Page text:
Our broomsedge helps to provide cover for deer. The deer love this hill and we can often see not only the evidence of the deer but also the deer themselves. We also have a lot of birds utilizing this area. Quail, American woodcock, turkeys, and small songbirds all like to forage and even nest in broomsedge areas. Broomsedge, because it is a clumping grass, does not completely cover the ground and is not hard for small ground dwelling birds to maneuver in and amongst the vegetation. Many of the NWSGs are like this in that they clump and do not completely mat up the ground. Many of our introduced lawn grasses will quickly cover the ground completely because they spread by runners. Introduced lawn grasses have their place but only near your home because that is where you most likely spend all of your time and where you are more than likely to do most of your maintenance. Mowing and maintaining a turf grass type grass back here would be nigh on impossible. A wildlife habitat area is the perfect solution for the wildlife and for us. Don't you just love the beautiful golden color of the broomsedge? This broomsedge has not been fazed by the weather this winter. Even after several ice storms and a couple inches of snow the broomsedge still stands proudly waving its amber waves of gold.
While this wildlife habitat of broomsedge is a good start on what I envision this hill to look like long term, it is not quite complete. Missing are native forbs such as wildflowers. There are some wildflowers growing in this area, which is a benefit but not enough to give me the diversity I desire. Diversity is not only what I desire but also I think what the wildlife desire. While I would not want to crowd the field with tons of native wildflowers I do desire things like coneflowers, compass plant, ironweed, rudbeckia, asters, and daisies to mix in with the broomsedge. There are of course some wildflowers in this area. They consist mainly of: beggar ticks, burnweed (not so great), common milkweed, passionvine, bee balm and a few others. It is possible that this year will see many more wildflowers appear now that this area has been cleared and maintained in a manner that will encourage native wildflowers to take hold and grow. To help that process a long I have ordered several pounds of a native wildflower mix formulated especially for this kind of land. I plan to aerate then frost seed the seed once it comes in. It may take a year or two for the wildflowers to grow and to really make a difference but like all gardeners, I have that vision and a lot of time to wait for it to happen. My source for my native wildflower seeds is Roundstone Seeds located in Kentucky. They come very highly rated and I am most excited to receive my seeds and see how they do. If you are into natives (who isn't now a days?) and would like to buy some seeds go check out Roundstone's website. It is a very good website and I hope to visit their farm sometimes this year.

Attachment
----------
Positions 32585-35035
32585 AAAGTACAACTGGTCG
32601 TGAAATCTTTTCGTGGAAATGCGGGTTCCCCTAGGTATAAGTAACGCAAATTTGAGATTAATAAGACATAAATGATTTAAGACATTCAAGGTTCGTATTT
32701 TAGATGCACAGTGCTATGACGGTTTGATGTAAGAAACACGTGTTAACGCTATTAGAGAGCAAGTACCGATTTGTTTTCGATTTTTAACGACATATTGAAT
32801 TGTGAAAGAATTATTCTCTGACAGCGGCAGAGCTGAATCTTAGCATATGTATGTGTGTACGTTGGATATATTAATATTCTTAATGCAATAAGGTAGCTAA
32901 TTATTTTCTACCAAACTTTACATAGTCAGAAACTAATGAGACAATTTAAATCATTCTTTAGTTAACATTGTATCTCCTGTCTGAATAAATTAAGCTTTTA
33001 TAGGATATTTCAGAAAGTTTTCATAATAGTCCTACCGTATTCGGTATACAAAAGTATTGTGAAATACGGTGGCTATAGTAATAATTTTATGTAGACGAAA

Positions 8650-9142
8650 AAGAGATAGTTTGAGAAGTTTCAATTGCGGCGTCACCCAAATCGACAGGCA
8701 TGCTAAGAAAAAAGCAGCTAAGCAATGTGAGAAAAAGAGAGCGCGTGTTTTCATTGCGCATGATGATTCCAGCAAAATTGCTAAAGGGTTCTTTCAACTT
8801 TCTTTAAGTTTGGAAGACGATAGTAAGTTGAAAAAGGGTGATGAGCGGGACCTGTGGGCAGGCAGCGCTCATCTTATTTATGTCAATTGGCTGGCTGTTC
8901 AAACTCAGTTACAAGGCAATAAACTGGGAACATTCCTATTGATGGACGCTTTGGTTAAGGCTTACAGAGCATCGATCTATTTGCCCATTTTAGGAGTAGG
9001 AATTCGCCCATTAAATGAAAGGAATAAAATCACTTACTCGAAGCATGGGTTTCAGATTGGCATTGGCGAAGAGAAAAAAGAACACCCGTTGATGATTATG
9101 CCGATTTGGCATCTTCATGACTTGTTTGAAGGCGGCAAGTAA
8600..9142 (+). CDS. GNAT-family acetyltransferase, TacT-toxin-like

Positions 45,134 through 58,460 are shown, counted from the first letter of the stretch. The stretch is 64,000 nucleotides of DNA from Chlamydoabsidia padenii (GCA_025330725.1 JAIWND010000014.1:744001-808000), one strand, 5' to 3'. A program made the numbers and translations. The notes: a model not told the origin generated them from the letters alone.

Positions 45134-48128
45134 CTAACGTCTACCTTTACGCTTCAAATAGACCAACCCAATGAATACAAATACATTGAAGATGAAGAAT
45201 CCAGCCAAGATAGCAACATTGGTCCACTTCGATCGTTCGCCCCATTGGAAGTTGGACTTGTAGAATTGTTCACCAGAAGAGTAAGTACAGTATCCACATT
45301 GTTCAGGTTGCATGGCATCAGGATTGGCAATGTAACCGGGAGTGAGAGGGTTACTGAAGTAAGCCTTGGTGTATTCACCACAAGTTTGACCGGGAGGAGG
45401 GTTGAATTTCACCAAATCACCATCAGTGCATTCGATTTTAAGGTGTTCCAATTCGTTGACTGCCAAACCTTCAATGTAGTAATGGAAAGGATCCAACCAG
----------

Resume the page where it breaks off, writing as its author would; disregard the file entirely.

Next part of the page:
Normally one would perhaps drillseed and also clear existing vegetation and maybe even apply amendments before spreading wildflower seeds. But, in our case we love the broomsedge and do not want to eradicate it so eliminating existing vegetation would be bad. Despite all of the broomsedge here there is plenty of bare ground for the wildflower seed to take hold. Frost seeding will help with establishing seed to ground contact as the ground expands and contracts this spring. Putting any equipment on this hillside would simply cause more damage than the good it would do because of the angle of the slope. Burning is another alternative and good way to start wildflower seeds but with the slope of this hill and with no firebreaks this is something we will forego for now. Hopefully, all will go well with seed germination and I'll let you all know later this year how it goes. So for now, I'll plan and prepare and spread my wildflower seed and enjoy the lovely broomsedge growing on my NWSG wildlife habitat....
in the garden....